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Spartan Religion Norvell, Sarah M.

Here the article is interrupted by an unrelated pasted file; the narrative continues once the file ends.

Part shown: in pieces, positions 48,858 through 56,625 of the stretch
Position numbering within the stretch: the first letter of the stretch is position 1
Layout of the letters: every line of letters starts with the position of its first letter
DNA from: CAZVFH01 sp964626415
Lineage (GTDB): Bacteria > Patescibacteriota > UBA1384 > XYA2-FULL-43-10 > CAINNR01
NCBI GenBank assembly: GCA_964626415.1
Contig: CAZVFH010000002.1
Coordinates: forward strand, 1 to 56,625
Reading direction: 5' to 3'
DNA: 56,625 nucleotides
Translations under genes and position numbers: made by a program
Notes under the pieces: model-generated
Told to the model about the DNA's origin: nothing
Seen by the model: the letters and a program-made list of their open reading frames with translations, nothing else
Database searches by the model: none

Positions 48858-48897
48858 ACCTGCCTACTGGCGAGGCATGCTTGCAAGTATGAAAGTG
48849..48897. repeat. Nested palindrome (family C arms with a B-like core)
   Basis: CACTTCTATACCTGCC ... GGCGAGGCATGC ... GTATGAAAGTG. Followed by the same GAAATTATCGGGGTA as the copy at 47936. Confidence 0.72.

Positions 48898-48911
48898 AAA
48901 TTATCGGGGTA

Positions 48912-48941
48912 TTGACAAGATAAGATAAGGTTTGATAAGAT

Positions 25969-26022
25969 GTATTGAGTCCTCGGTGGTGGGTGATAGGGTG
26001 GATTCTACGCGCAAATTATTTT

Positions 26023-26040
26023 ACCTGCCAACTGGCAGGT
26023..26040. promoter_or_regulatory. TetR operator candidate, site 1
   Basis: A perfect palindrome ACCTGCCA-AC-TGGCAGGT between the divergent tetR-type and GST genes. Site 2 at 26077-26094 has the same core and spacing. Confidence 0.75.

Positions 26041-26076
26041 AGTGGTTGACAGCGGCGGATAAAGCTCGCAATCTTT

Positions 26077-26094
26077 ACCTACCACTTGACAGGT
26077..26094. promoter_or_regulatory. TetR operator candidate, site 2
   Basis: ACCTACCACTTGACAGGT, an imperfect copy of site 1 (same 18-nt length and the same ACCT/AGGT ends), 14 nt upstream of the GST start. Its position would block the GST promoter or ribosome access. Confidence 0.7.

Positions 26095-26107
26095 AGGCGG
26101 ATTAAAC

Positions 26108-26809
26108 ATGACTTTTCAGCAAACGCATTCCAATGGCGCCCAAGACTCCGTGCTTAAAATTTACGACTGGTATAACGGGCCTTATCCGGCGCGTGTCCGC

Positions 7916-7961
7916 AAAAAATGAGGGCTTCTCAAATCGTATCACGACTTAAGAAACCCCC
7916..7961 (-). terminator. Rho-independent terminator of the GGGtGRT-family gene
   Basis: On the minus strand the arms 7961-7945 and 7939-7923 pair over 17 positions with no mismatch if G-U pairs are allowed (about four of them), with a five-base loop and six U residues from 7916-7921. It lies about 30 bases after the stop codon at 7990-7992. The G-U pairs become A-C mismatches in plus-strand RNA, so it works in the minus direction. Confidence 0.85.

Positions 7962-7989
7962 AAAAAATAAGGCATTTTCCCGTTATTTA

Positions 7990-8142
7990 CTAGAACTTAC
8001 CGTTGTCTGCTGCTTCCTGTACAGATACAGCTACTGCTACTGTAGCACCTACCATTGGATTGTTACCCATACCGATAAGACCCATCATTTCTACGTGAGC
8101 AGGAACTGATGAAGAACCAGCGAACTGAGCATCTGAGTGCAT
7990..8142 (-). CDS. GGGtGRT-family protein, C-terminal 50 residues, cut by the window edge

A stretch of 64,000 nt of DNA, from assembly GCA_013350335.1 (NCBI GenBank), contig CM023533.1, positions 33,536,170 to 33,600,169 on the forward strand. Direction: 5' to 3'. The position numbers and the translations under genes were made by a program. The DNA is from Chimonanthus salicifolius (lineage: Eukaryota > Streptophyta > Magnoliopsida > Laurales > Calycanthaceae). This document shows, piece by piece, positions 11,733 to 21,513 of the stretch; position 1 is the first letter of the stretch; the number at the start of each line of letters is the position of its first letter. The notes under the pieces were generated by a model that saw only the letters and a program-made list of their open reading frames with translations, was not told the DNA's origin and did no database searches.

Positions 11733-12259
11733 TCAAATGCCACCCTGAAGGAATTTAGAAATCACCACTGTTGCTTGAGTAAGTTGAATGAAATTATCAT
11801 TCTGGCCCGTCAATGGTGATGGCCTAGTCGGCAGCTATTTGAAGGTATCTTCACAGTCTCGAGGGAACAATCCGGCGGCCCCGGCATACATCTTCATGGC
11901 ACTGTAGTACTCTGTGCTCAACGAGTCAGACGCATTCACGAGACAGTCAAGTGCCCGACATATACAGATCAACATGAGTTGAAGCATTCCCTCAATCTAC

Ancient Spartans, known also as Spartiates, lived in the city of Sparta, a settlement located in the region of southwest Greece known as the ‘Peloponnesos’. Positioned between the between the Eurotas River and the Taygetos mountains, Sparta during the Archaic and Classical periods controlled a large territory that included the regions of Lakonia and Messenia. Having subjugated the native populations of these regions during a series of conflicts thought to have taken place during the 8th-7th centuries BCE, the Spartans instituted a system—attributed to the quasi-mythical Spartan lawgiver Lycurgus—by which a small caste of full-citizen Spartiates were supported by the unfree agricultural and commercial labor of oppressed non- Spartan inhabitants of Lakonia and Messenia (known as ‘perioikoi’ and ‘helots’). Uniquely unconstrained by agricultural or economic obligations, Spartiate males devoted the majority of their time to rigorous physical and military training from the age of seven onwards. The educational system at Sparta, supposedly another Lycurgan initiative, specialized in the cultivation of civic and martial virtues such as bravery, obedience, and self-control, as well as physical prowess and mental acumen; physical training for Spartiate women also existed to promote the generation of strong and healthy children. As a result of this system, the Spartans maintained one of the most powerful and respected armies in all of Greece during the Archaic and Classical periods, and it is this martial aspect of Spartan society that remains most wellknown today. Beyond the reputation of the Spartans as formidable warriors, however, many aspects of Spartan society remain shrouded in mystery. Little written evidence regarding Archaic and Classical Sparta has survived unto the present day, and of the ancient sources that do survive, very few of them record contemporary Spartan perspectives. François Ollier first coined the term ‘le mirage Spartiate’ to describe this conundrum of attempting to reconstruct Spartan society from the testimony of outsider perspectives, most of which postdate the period in question and present an idealized account of Spartan society. Much of the ancient evidence concerning Sparta comes either from the period of Roman Greece, when Sparta was greatly admired by the Roman Empire, or from the 5th century BCE, when Sparta and Athens were locked in a struggle for the supremacy of Greece. Fueled by the ideological conflict and the perceived insularity of ‘conservative’ Spartan society, 5th-century Athenian writers tended to project their feelings about Athens—whether positive or negative—onto the antithetical ‘blank canvas’ of Spartan society. If reconstructing Spartan society remains a difficult task on its own terms, then reconstructing Spartan religion is even more challenging due to the scarcity of written evidence and the strong localizing tendencies of Greek religion. During the Archaic and Classical periods, each city-state in the Greek world practiced its own expression of a more universal ‘Greek religion’. Deeply embedded in a city-state’s civic institutions, these so-called ‘polis religions’ fused local religious traditions with aspects of Panhellenic belief and practice. In reconstructing Spartan ritual practices and festivals, every attempt has been made to temper the accounts of later writers such as Pausanias and Plutarch by turning to the testimony of archaeological evidence, particularly that excavated from Spartan sanctuaries and shrines under the auspices of the British School at Athens. In the absence of -emic sources concerning Spartan religious beliefs and cosmology, much of this material has been reconstructed from the testimony of early Greek poets such as Homer and Hesiod.

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